HAMMONTON, N.J. -- A freakish coincidence has left a New Jersey town grieving and shaken, as lightning took the life of a man who lost his father the same way 48 years ago.
Services were held Thursday for Stephen Rooney, 54, of Hammonton, N.J., who died last Friday from injuries suffered July 3 at a party hosted by relatives living next door.
Cousin Scott Digerolamo, 38, remembers how it happened -- because he too was hospitalized after a thunderbolt suddenly scorched a tree.
Most of the partygoers were inside the house, because of lightning in the area and a little rain, but a handful of men stayed outside to smoke cigars.
Often, over the years, Stephen Rooney would say that lightning couldn't strike the family twice, and that day said something like, "Don't worry, you're safe out here with me," Digerolamo said.
When Rooney was 5, his father, George, was struck by lightning and killed while fishing in a boat near Fortescue, N.J., a town on the Delaware Bay, Digerolamo said.
"Steven couldn't get his cigar lit, so he kind of ducked under the tree," the cousin said.
Suddenly, "it was like a bomb went off ... this huge explosion," with "a bright fireball that came away from the tree," he said.
He felt a blast, like some kind of electronic pulse, rather any electrical zapping or burning, and remembers being thrown back a few feet. He next realized he was in an ambulance.
He recovered, though he still has to undergo tests.
Rooney was a special person, the kind of guy everyone liked immediately, and many people will never forget him for all the favors he did, Digerolamo said.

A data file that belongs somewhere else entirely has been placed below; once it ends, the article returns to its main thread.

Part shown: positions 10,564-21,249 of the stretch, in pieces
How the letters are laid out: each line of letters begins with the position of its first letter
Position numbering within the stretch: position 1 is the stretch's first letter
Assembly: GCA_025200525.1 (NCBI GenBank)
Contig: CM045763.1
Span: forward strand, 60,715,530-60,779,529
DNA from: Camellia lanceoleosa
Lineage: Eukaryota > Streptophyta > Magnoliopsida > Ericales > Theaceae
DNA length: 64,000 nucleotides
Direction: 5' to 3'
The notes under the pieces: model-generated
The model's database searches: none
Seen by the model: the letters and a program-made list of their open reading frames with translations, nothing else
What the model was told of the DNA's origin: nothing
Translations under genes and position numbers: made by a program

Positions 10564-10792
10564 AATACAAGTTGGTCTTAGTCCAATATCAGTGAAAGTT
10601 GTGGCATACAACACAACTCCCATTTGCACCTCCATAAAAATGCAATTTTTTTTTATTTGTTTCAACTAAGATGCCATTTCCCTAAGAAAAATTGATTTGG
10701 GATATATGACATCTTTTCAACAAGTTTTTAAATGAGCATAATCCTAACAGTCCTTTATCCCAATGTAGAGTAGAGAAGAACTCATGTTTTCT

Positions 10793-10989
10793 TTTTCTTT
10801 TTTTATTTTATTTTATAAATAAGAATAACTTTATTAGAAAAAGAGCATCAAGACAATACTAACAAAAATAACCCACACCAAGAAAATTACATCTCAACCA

Besides, he was family to perhaps a hundred people in town, because a half-century ago, Alfonso Digerolamo Sr. came from Philadelphia and bought enough land for relatives to build their own homes and join him.
Perhaps a thousand people attended the viewing Wednesday night, with several hundred at the funeral Thursday at St. Anthony of Padua Church, Digerolamo said.
"He was probably the closest thing to a saint," he said. "... They lost count at like a dozen godchildren."
The coincidence, in turn, compounded the sense of loss.
"It's crazy, it's bizarre, it's surreal," Digerolamo said. "We can't even fathom what's the odds of a woman losing her husband and her son to lightning of all things."
Rooney's mother, Lucille Ricciutti, was there that day, and so were many kids.
"The family's going through a lot. ... He was the hub of the family," Digerolamo said.
"It's a town tragedy, there's no doubt about it. The world is a lesser place because he's not it, but it's a better place because he was here."
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